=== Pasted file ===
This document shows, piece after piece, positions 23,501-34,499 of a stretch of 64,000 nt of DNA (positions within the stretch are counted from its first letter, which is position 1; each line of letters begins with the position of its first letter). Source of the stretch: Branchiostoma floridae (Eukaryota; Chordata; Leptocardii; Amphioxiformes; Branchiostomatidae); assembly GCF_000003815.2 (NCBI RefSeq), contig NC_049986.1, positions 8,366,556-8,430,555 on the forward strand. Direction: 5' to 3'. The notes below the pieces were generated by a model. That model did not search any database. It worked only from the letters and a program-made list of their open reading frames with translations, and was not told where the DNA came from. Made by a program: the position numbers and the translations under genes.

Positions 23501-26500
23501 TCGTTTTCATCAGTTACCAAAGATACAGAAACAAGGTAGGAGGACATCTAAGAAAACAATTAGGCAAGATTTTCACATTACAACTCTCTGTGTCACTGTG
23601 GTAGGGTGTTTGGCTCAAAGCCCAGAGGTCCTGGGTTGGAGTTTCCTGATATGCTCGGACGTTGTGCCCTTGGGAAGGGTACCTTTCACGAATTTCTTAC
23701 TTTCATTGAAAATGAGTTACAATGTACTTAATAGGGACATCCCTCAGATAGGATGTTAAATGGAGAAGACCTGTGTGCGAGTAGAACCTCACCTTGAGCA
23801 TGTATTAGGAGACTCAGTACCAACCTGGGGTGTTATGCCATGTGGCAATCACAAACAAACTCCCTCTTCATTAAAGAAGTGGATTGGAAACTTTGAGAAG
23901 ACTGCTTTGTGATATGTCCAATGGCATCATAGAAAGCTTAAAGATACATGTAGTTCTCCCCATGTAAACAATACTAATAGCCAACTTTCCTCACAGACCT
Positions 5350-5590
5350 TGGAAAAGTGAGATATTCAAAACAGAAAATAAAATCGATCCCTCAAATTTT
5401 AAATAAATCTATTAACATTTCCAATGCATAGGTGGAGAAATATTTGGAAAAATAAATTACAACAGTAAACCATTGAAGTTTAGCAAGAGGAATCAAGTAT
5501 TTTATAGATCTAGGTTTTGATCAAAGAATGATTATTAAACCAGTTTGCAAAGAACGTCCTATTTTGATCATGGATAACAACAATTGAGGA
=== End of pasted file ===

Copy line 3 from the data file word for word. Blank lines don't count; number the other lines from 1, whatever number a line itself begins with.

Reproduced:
23501 TCGTTTTCATCAGTTACCAAAGATACAGAAACAAGGTAGGAGGACATCTAAGAAAACAATTAGGCAAGATTTTCACATTACAACTCTCTGTGTCACTGTG